5 poems from Karuna Ezara Parikh’s Where Stories Gather



A collection full of tenderness, hope and a search for beauty, Where Stories Gather is Karuna Ezara Parikh’s first book of poems where the writer-poet delves into a more personal realm, asking and answering questions of identity, memory, womanhood, and the heart.


A curation of her most popular work alongside new material, this collection marks her as a poet of the fragile human condition, with poetry that is urgent and lyrical, intimate and fiery, empathetic and hopeful. This collection is poetry at its lyrical and political best and a must read for our times when reading can be cathartic and healing and at the same time, informing and shaping our opinions, while helping us make sense of the fractured reality we find ourselves in.


We've selected five of our favorite poems from the collection:



Waiting


Gentle

is just fierce

resting.


 

Bone Work


Do the bone work.

Ask yourself –

What am I feeling?

Will this break me or is that creak

just the sound of my skeleton

stretching to make room

for my soul’s swelling?


 

In the Days of Separate Lives


And so I learnt how to live without your laughter,

because it meant I could live without always being late.

I learnt to put on a nice dress and comb my hair

even if I was alone,

because if a tree falls in the forest

and there is no one there to hear it

a tree has still fallen in the forest.

I learnt to grow so large I could fill a bed

which earlier you and I and all our dogs

and every one of our sadnesses never could.

I learnt that one single person rising all alone

can grow to fill what two people falling out of love

together could never.

We used to lie on opposite ends

three feet of bedsheet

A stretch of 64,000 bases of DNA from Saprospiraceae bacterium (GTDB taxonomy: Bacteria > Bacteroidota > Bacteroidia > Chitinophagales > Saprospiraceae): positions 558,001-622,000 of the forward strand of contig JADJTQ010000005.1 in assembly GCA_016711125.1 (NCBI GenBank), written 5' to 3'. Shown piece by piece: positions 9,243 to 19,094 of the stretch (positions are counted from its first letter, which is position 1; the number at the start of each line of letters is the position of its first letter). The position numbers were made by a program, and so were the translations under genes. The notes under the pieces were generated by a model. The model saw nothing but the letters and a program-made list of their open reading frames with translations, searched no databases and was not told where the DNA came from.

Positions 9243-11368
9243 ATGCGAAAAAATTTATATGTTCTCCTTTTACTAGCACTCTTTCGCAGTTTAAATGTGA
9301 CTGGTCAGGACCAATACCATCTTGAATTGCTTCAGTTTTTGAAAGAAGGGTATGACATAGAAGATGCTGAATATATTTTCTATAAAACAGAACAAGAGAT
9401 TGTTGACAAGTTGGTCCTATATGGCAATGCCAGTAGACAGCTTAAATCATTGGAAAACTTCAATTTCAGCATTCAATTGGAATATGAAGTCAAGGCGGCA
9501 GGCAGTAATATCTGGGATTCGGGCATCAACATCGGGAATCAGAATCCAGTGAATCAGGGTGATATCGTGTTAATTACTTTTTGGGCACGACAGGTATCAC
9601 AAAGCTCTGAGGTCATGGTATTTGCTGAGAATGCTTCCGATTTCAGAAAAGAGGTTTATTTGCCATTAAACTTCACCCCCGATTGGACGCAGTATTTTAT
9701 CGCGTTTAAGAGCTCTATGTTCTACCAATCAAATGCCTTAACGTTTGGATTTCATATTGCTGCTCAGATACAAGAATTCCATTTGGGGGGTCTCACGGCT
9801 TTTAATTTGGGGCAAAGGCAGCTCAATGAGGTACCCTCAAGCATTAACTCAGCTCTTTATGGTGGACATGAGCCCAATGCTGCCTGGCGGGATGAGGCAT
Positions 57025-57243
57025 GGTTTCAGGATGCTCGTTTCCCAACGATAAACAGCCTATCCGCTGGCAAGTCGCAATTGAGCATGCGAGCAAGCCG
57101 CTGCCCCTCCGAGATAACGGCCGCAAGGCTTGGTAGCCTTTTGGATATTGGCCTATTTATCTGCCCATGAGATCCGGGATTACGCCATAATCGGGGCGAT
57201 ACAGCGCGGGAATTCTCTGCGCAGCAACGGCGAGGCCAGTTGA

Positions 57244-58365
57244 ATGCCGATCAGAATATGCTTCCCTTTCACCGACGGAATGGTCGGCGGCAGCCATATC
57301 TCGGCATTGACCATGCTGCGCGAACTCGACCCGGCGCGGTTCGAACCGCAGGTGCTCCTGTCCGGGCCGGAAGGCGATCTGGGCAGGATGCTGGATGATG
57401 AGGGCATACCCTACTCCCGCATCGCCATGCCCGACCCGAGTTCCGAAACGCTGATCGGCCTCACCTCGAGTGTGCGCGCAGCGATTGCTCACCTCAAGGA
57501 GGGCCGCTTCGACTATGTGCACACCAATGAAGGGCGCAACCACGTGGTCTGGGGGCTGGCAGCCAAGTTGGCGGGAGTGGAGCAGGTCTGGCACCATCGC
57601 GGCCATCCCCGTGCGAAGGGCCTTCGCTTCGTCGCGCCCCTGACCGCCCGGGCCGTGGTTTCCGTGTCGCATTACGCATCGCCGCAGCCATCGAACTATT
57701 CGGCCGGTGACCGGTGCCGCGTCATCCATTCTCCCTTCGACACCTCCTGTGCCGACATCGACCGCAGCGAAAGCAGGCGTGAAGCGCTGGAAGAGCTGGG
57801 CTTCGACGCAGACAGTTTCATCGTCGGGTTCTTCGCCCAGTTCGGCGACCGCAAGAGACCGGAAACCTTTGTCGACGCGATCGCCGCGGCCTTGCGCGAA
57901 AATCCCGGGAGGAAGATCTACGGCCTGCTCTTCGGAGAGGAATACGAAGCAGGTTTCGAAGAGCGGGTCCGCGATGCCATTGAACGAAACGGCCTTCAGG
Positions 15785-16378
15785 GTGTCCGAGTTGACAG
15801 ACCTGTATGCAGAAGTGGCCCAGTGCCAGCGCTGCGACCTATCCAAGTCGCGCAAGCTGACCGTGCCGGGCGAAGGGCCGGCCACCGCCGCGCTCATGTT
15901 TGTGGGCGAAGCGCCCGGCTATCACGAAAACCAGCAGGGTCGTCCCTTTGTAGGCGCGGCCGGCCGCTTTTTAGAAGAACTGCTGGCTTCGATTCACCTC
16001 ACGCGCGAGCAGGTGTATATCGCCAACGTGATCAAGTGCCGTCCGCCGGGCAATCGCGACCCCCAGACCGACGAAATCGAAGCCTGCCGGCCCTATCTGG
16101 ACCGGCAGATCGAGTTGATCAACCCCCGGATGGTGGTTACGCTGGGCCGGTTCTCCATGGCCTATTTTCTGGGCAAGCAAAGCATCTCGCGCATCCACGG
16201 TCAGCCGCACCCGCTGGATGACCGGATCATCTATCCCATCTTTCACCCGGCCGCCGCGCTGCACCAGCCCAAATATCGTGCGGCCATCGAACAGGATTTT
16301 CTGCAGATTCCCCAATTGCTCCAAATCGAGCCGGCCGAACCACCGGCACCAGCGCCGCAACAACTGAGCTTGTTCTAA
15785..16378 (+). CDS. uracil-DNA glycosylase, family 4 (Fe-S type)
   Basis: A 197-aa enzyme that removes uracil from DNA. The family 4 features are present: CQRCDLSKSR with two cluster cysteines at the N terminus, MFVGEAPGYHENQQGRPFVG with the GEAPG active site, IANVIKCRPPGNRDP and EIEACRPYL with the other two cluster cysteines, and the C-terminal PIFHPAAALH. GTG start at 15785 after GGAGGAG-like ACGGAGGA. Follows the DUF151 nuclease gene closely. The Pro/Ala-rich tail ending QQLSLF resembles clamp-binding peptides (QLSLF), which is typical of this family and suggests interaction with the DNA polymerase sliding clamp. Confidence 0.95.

an impossible ice desert to cross.

We used to lie entwined like ghosts.

I have now learnt the solitude

of lying in my own arms.

I have learnt to be firm,

to repaint the edges of my body

that had disappeared like vapour in search of stars.

Today I am so vast I turn whole rooms into my own.

Sometimes at night I wake scared and small.

I take a sip of cold water and expand again.

I am a giant and I am filled with nothing but my own love.


 

Some days I break down

But some days, I break even.

(Balancing my books.)

 

Tomorrow


We were not made for this world

you with your love of the stars,

me with my compassion

for the changing moods of clouds.

We should move to a cottage on a hill somewhere,

grow tomatoes, sow stories, watch two-toned dahlias

come up around us for air.

We should sleep nights by a river,

or even the sea,

argue over whether water sounds more like bells or cymbals.

I want to worry over your insect bites,

adopt stray mountain dogs,

sassy ginger seaside cats,

and cultivate comical chickens

we later won’t have the heart to eat.

We weren’t made for this,

these tall cities of mainly smoke.

We were made for orange trees and summer breeze

lives so free

we forget the weary weight of our feet

and give our bodies over

to life’s extraordinary stream.

 

Karuna Ezara Parikh is a poet and writer, former television anchor and model known widely for her activism. She has written for Vogue, The Wire, Tehelka, and Lonely Planet amongst others. She is the co-founder of the sustainable company, The Burlap People, and is based out of Kolkata. Her novel The Heart Asks Pleasure First was published in 2020.


 

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